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PERSONAL FINANCE

A Different Way to Size Up Credit

One rating company expands the financial data it collects when determining a loan applicant's worthiness.

August 08, 2004|Kathy M. Kristof | Times Staff Writer

About 50 million Americans don't have enough credit to get credit, but that may change as a result of a scoring system recently launched by Fair Isaac Corp., the Minneapolis-based developer of consumer credit scores.

Fair Isaac has developed an "extended" score that will pull information about people from nontraditional sources, such as payday lenders, rent-to-own furniture retailers and deposit accounts.

The idea is to flesh out credit files on recent immigrants, divorcees, students, widows and other people who may lack enough of a traditional credit history to support a standard credit score -- the basis on which most lending decisions are made.

"Between 5% and 15% of all loan applications are just dropped on the floor because there is no score available for that person," said Craig Dillon, vice president of global scoring solutions at Fair Isaac. "We believe we will be able to provide scores for about half of that population."

Consumer advocates and credit experts had mixed reactions to the news, saying that it was too soon to know whether the expanded scoring model, announced last month, would be a boon or a bust to the credit-deprived.

"The question is whether this new score will give you access to fair loans that have reasonable terms, or is it going to put a bulls-eye on your back that tells every sleazy company out there that these are people you can target for high-cost, abusive loans," said Travis Plunkett, legislative director for the Consumer Federation of America in Washington.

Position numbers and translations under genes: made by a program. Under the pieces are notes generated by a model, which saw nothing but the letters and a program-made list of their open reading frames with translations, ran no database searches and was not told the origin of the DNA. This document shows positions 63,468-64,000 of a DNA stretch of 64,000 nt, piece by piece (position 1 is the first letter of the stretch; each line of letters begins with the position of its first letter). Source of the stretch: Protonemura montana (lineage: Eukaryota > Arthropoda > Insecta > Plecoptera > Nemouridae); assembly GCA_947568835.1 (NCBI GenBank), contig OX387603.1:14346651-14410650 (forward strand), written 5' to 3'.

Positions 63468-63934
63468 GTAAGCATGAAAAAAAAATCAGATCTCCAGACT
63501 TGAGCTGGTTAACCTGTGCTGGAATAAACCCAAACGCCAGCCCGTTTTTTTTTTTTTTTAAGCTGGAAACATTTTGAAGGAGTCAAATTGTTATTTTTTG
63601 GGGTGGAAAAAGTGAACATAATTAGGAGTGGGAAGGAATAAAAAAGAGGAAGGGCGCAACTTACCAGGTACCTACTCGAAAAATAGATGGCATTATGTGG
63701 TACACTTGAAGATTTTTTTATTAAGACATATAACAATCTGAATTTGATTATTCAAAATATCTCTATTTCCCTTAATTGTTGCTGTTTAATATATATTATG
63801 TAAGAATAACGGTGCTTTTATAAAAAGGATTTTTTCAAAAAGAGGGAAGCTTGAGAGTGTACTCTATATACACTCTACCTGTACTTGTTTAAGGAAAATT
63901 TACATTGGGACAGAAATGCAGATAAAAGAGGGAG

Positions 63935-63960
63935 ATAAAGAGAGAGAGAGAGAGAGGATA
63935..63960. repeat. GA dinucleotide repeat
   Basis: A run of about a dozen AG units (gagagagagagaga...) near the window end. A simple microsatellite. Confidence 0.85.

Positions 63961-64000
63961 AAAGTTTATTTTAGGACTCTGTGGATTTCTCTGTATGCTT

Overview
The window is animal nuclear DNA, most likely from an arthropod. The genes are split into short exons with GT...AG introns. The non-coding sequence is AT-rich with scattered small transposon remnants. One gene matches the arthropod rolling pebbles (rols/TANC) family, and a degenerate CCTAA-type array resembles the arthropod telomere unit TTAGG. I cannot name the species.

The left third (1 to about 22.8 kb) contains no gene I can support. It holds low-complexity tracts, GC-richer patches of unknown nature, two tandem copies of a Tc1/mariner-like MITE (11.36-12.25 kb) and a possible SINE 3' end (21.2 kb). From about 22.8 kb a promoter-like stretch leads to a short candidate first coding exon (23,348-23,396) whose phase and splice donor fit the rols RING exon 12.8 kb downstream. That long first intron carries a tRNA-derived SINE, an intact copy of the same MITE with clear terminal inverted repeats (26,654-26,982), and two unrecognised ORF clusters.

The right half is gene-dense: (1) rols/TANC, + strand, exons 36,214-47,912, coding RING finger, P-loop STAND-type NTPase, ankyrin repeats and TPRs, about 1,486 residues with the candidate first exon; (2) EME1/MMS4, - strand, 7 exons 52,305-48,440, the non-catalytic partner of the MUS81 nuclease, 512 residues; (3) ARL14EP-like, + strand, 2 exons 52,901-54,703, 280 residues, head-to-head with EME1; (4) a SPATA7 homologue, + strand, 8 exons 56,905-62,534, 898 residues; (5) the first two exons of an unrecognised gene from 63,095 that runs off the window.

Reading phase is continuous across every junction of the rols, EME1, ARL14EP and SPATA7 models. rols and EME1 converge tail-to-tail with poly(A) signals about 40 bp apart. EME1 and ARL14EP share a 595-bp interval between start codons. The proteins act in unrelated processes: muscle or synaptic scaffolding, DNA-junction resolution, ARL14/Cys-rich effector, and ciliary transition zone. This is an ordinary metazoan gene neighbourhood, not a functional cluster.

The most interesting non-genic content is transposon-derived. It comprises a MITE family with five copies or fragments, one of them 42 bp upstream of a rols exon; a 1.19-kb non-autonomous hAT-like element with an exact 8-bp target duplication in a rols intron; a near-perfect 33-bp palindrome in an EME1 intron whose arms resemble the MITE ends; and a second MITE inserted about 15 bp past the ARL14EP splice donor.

Joel Greenberg, president of credit counseling service Novadebt in New Jersey, also called the new scoring model a mixed bag. "It is possible that this will provide lower interest rates to a segment of the population whose only option now is maybe to get a payday loan, which is as predatory a loan as you can get," he said. "But there are enormous pitfalls."

Credit scores have become pivotal in recent years because the lending process has become increasingly automated. Where bankers of yesteryear would sit down with a borrower and try to assess their ability to repay a loan based on their assets, then manually check their payment record on other obligations, today's borrowers rarely meet a banker. They frequently apply for loans over the phone or via the Internet.

The determination of a borrower's propensity to repay a loan is left to computerized models that spit out a so-called FICO score ranging from 300 to 900. The higher the score, the lower the default risk, according to Fair Isaac. From the consumer's standpoint, the higher the score, the easier it is to get credit and the better the loan terms.

However, to get a score at all, people need to have some recent payment history, usually with traditional lenders such as banks or credit card companies. About 20 million people have no credit information on file, Dillon said. Another 32 million have some information on file, but the data are too sketchy to create a traditional credit score, he said.

Having a thin or nonexistent file doesn't mean that a person has no bills or payment history. It simply means that they have little history with the types of companies that report to credit bureaus. A vast array of payments -- including rent, utility bills, medical bills and payments for goods bought on layaway plans -- aren't recorded in a traditional credit file, Dillon said.

"In credit, past performance is the best indication of future behavior," he said. "That's why this product is so important. When the system only looks at a few things, there are big gaps for a lot of people who function outside that system. This is aimed at filling in those gaps."

Still, credit counselors like Greenberg see real risks. For example, because some of the 50 million targeted individuals are completely outside the traditional credit system, they aren't constantly barraged with pre-approved credit offers and come-ons from loan companies, he noted.

When the new scoring system gets underway, that's likely to change -- which means millions of additional consumers will have the ability to dig themselves deeply into debt.

On the other hand, renters may benefit from the new system because their biggest monthly obligations -- rent and utilities -- now don't count in traditional credit scores. As a result, even though they may currently qualify for some loans, such as auto loans and credit cards, they often pay more for credit than people with mortgages.

Fair Isaac said its expanded score could mean that people who religiously pay their rent will get as good a credit rating as homeowners who consistently pay their mortgage on time.

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